Onward and upward with the Cynsters! There are so many, which is both a pro and a con. We've gotten out of the Cynster family proper and moved to the brothers and sisters of the heroes and heroines of the first books.
Michael Anstruther-Wetherby is a rising member of Parliament—a man destined for power. Aristocratic, elegant, and effortlessly charming, he is just arrogant enough to capture the interest of the ladies of the ton. And with his connections to the wealthy and influential Cynster family—his sister is married to Devil Cynster, the Duke of St. Ives—his future appears assured. Except that Michael lacks the single most important element of success: a wife. Political pressure sends him searching for his ideal bride, a gently bred, malleable young lady, preferably one with a political background. Michael discovers such a paragon but finds a formidable obstacle in his path—the young lady's beautiful, strong-minded aunt—Caroline Sutcliffe.
One of London's foremost diplomatic hostesses, Caro has style and status but, having lived through an unhappy political marriage, wants nothing of the sort for her niece, who has already lost her heart to another. So Caro and the younger woman hatch a plot—Caro will demonstrate why an inexperienced young lady is not the bride for Michael. She succeeds in convincing him that what he really needs is a lady of experience by his side. And the perfect candidate is right under his nose—Caro herself. Then it is Michael's turn to be persuasive, a task that requires every ounce of his seductive charm as he tempts and tantalizes Caro, seeking to convince her that becoming his bride will bring her all her heart desires . . . and more.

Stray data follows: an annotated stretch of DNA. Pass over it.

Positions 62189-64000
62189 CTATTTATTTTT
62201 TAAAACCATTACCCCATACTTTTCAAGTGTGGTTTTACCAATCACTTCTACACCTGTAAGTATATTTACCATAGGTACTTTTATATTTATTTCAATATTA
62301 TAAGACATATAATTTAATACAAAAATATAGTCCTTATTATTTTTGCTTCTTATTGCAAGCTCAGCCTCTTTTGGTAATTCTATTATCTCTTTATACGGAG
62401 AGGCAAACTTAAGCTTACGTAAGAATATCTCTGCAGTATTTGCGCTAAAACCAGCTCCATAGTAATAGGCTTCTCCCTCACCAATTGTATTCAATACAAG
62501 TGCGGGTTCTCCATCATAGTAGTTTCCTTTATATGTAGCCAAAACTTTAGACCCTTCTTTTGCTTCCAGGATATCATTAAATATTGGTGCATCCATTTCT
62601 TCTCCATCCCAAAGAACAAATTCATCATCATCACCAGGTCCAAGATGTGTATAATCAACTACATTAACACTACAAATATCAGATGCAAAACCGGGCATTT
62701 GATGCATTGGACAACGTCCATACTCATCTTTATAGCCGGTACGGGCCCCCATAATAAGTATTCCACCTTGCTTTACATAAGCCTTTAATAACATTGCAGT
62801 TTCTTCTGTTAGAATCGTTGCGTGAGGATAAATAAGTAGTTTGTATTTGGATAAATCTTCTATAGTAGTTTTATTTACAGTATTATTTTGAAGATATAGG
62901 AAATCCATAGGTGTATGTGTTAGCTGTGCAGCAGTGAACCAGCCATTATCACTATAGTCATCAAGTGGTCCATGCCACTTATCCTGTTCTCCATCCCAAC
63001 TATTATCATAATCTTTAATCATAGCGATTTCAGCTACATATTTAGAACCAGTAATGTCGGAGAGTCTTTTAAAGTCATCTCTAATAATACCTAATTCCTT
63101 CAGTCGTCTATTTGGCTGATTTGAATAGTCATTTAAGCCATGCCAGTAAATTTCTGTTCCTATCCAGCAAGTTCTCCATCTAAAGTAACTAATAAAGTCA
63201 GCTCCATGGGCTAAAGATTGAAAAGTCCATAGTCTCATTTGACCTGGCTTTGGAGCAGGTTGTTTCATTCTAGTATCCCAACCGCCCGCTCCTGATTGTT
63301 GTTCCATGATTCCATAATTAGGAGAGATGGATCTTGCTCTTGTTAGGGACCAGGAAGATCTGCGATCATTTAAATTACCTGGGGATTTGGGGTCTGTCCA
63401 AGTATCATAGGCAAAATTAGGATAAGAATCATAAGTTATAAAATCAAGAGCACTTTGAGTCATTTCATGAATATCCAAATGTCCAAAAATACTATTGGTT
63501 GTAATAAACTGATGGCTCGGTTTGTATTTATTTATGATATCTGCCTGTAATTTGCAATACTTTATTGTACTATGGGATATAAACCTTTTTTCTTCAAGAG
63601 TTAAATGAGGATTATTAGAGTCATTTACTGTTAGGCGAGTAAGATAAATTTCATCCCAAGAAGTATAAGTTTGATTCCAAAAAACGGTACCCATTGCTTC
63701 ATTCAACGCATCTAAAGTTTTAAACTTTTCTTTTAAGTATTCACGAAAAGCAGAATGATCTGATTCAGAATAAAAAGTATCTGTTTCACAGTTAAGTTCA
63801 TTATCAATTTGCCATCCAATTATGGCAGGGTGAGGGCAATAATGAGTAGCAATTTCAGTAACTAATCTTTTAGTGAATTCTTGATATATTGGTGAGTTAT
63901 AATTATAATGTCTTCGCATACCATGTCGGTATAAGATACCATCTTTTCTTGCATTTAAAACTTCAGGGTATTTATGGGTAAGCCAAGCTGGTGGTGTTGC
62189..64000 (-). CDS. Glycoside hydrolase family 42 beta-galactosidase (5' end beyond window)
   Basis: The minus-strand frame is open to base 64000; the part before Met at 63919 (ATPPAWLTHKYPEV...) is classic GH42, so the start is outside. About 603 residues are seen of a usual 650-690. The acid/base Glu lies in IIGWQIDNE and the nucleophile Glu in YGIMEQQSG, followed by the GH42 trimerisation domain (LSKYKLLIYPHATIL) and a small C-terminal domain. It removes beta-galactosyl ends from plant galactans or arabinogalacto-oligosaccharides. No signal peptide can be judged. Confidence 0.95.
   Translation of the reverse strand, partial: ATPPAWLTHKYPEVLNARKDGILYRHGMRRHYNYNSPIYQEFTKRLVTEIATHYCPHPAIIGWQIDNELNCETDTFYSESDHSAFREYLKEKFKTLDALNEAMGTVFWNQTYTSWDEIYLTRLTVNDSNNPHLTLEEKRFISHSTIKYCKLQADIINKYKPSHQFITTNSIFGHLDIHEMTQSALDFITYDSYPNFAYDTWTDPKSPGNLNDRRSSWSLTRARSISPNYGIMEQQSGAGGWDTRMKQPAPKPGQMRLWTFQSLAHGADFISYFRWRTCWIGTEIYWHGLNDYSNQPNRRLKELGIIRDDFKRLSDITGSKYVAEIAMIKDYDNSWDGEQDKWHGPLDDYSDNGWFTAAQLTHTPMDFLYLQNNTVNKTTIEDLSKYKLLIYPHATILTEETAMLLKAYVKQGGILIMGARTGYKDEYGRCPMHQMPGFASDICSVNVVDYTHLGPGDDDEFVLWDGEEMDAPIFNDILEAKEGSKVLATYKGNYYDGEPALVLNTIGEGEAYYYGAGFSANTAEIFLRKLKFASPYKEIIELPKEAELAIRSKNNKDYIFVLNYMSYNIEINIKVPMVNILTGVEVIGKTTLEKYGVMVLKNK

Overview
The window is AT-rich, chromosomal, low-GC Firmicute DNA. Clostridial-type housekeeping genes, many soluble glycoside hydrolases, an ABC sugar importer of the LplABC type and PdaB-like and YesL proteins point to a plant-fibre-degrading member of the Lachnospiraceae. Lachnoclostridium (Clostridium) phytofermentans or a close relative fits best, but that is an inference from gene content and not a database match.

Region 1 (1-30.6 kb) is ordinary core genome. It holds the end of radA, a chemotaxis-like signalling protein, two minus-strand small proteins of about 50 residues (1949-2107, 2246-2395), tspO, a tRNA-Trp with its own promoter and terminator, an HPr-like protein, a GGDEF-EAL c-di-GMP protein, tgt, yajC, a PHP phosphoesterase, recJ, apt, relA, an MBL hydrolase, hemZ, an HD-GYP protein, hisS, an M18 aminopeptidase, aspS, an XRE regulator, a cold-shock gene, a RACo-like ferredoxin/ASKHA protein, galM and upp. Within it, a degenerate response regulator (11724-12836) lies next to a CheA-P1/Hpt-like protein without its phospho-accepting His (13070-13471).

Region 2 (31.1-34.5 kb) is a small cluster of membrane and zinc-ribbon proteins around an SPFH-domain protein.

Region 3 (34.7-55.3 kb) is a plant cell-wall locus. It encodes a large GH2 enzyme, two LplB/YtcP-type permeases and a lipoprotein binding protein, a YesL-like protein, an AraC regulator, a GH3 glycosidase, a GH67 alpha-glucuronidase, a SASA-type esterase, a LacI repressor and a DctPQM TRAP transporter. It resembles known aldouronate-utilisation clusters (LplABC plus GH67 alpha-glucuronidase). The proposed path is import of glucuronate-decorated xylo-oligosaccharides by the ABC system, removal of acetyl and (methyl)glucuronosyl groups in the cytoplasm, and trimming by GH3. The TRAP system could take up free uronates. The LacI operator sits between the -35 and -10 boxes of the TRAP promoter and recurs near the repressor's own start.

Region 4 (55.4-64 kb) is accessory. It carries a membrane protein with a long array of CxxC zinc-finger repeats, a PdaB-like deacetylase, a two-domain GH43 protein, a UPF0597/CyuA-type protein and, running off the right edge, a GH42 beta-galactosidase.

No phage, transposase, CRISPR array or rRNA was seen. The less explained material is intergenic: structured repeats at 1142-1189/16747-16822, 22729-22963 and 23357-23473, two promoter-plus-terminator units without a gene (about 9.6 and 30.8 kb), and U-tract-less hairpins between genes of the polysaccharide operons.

But then a series of mysterious, and dangerous, accidents befall Caro—an assailant has stepped in with their own idea for Caro's future—one that could involve murder. Before Caro can become Michael's ideal bride, they must race to uncover the unknown's identity before all hope of what they long for, and wish for, is destroyed.
The first to fall is Honoria's brother, Michael, a career politician. Of all the Laurens heroes I've read, Michael is actually the least compelling. He's OK, but not terribly memorable. Caro is quite fun, except she's the unfortunate recipient of my least favorite romance trope: the virgin widow. And the reasons given for such a state really don't add up to much of an excuse for using such a trope, in my opinion. The mystery plot is possibly tipped too early but the set-up for the denouement was quite good. It also explains quite a bit about Breckenridge who reappears in the Cynster Sisters Trilogy much later.
Gerrard Debbington, Vane Cynster's brother-in-law, is one of London's most eligible gentlemen. Uninterested in marriage, his driving passion is to paint the fabled gardens of Lord Tregonning's Hellebore Hall -- an opportunity that is now at hand...if Gerrard agrees to create an honest portrait of Tregonning's daughter as well. Gerrard chafes at wasting his talents on some simpering miss, only to discover that Jacqueline Tregonning stirs him as no other. Certainly, she is beautiful, but it is her passionate nature that strikes sparks with Gerrard's own, igniting desire and sweeping them into each other's arms, convincing Gerrard that he has found his ideal soul mate -- the lady he must have as his wife. But something is horribly wrong at Hellebore Hall. Evil and lies are reaching out to ensnare Jacqueline -- and Gerrard will have to move Heaven and Earth to protect the remarkable woman who, for him, personifies the truth about love...
Moving directly on to Gerrard Debbington, who was a fun side character in the second Cynster novel, we find him off to paint the amazing gardens at Hellebore Hall. Laurens get a boost of many cool points for the creation of Hellebore House and its gardens. Very evocative and suitable for a romance novel - it even throws a little older Gothic feeling into the action. I had a little trouble with Jacqueline's characterization; it's frequently mentioned that she is working on some very intricate embroidery but she is never actually seen to be sewing or have any finished pieces.
This may have the ooky-est plot resolution I've come across in a romance novel. I'm not sure how common that plot element is. Interesting.